Is Plan B easily accessible at UMass?


Mark Dunphy/Amherst Wire

Plan B on the sales floor at CVS on University Drive.

AMHERST — Courtney’s friend didn’t know whether the condom had slipped or broken. She was worried and confided her fears to Courtney. A couple days later, Courtney went to University Health Services and purchased Plan B to assuage her friend’s anxiety.

“She was worried that she might run into someone that she knows, that it was going to be really awkward, or maybe she would be judged,” said Courtney, a recent University of Massachusetts graduate who asked to be identified by her first name only. “Or that she would run into another student who knows the person she was having sex with and tell [them].”

Plan B One-Step is an emergency contraceptive pill, available to UMass students at UHS. The pill reduces the likelihood of pregnancy if taken within the first 72 hours after unprotected sex.

Emergency contraceptive pills are more effective the sooner they are taken, according to data published by Pediatric Child Health in 2017. Plan B is 95 percent effective if taken within the first 24 hours of a contraceptive emergency. The efficacy decreases to 85 percent when taken between 25 and 48 hours, then falls again to 58 percent when taken between 48 and 72 hours.

At UMass, students can purchase Plan B at the UHS Women’s Health Clinic or the pharmacy. The Women’s Health Clinic is open Monday through Friday, 8:30 a.m. to 5 p.m., and closes daily from noon to 1 p.m. The pharmacy is open from 9 a.m. to 5:30 p.m. during the academic semester.

Students can also obtain Plan B by making an appointment with a nurse in the general walk-in clinic Monday through Friday 8 a.m. to 8 p.m., and Saturdays and Sundays 11 a.m. to 5 p.m.

When Courtney bought Plan B, she walked down a long hallway to the pharmacy — past tables, bookshelves stocked with health products and students sitting in the waiting area.

“At the window there’s someone to go talk to, and you have to walk past all of that, which feels kind of awkward, to get to the back pharmacy area,” Courtney said.

She looked for Plan B on the bookshelves stocked with other health-related products.

“I assumed the Plan B would be out with feminine products like in other retail stores,” Courtney said. “It was not.”

The CVS Pharmacy on University Drive stocks Plan B on the sales floor for $49.99. At UHS, Plan B costs $25.00 plus tax over the counter, per signs at the pharmacy window. The generic brand, EContra EZ, costs $14.99 plus tax. There is no cost with a prescription, which students can obtain at UHS.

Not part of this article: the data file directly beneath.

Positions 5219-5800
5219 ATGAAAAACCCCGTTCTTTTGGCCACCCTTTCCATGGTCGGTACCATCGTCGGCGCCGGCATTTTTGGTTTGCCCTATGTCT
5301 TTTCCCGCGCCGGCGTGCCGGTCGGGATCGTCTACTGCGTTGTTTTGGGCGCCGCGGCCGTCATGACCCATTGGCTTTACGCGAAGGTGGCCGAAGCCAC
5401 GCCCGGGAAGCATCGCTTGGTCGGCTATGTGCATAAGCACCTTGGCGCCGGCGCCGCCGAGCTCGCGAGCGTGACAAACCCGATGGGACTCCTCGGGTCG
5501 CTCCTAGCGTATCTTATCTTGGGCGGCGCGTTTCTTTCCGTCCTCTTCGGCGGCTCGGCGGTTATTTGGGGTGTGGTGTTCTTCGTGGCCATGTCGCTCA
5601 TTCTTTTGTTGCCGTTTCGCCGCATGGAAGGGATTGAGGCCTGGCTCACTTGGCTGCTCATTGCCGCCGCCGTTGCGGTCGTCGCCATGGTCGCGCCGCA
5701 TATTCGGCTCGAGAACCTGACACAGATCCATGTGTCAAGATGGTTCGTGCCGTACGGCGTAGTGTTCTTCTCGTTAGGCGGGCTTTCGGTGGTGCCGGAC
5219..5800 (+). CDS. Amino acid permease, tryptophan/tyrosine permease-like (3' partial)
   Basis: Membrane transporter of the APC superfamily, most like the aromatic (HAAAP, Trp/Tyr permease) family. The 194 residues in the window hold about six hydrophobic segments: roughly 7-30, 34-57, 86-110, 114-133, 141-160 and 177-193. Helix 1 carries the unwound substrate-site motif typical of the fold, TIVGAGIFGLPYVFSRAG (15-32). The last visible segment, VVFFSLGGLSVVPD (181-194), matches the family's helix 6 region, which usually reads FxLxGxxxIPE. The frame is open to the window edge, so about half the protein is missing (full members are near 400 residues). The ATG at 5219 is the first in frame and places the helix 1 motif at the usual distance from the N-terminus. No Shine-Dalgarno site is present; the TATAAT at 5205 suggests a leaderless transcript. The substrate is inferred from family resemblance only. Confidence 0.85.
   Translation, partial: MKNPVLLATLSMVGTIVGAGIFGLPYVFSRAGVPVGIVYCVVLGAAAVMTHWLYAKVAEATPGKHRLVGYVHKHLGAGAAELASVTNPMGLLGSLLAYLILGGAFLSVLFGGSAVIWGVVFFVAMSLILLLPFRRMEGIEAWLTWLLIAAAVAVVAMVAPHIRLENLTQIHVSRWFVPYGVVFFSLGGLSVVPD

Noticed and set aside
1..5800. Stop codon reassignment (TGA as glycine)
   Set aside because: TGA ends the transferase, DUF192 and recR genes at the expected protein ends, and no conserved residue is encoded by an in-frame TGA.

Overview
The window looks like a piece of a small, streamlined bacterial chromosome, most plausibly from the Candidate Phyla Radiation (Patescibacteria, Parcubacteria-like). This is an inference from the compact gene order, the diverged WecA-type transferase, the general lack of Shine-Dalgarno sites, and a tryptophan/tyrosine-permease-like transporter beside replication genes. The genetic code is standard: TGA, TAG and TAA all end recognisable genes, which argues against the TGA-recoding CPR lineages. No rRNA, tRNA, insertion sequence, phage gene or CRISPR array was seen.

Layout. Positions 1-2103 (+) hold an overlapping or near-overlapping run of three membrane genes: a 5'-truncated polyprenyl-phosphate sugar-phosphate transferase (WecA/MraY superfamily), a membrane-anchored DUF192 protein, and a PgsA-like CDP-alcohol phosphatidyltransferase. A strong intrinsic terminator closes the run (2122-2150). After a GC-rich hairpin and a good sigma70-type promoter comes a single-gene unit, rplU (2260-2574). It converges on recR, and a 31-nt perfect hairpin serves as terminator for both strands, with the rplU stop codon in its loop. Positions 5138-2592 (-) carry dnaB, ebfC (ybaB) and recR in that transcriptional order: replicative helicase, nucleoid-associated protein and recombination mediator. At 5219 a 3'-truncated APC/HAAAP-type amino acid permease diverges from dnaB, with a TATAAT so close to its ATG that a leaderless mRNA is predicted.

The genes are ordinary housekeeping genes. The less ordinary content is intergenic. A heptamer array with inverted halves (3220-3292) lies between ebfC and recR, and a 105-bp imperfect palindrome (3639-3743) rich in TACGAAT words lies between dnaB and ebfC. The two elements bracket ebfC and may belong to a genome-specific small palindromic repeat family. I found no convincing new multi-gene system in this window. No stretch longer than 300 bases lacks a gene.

If you bought Plan B with a prescription at a pharmacy, certain insurance companies will reimburse your purchase. UMass insurance may reimburse the purchase, depending on the pharmacy. Insurances do not reimburse emergency contraception purchased over the counter, as laid out by the Affordable Care Act.

The morning-after pill required a prescription for girls 16 years old and younger until 2013. In Tummino v. Hamburg, a federal judge ordered the morning-after pill be made available to all ages over the counter.

Today, college students across the country are innovating how women and men access reproductive health services. Stanford University students made public “wellness machines” that stocked the generic version of Plan B, and similar machines were installed at several California universities.

Closer to home, Brandeis Pro-Choice, an activist organization at Brandeis University, installed such a vending machine and are in the process of filling it with health products — including Plan B. In their machine, the emergency contraceptive will be available for $5.

“Our primary goal was to get 24-hour access for students,” said Susannah Miller, a senior Brandeis student and the president of Pro-Choice.

“Also, to normalize Plan B as a really important —but normal — part of reproductive healthcare. Making sure that students can get it privately, anonymously,” Miller added.

Pro-Choice funded their vending machine through a grant provided by Planned Parenthood Generation Action, of which they are an affiliate chapter.

There is no wellness vending machine at UMass.

Dr. George Corey, the executive director of UHS, said he would look into the possibility of bringing one to campus.

“I think there are ways to improve,” Dr. Corey said.

Courtney described her experience at UHS as “unfriendly and awkward.” She was not aware prior to her visit, nor was she informed during her visit, that Plan B is free with a prescription. She said she was confused about the different brands of emergency contraception and wished there was a pamphlet with information about Plan B, its generic counterpart and the price differences.

Courtney noted the social stigma associated with obtaining emergency contraception, as well as the general discomfort people experience when going to get Plan B and the ways friends lean on one another in these situations.

“It’s almost like how you would imagine going to get an abortion with your friend,” Courtney said. “Would you ask a friend to go with you to pick up birth control?”

Email Elizabeth at [email protected], or follow her on Twitter @MsLizDonoghue.

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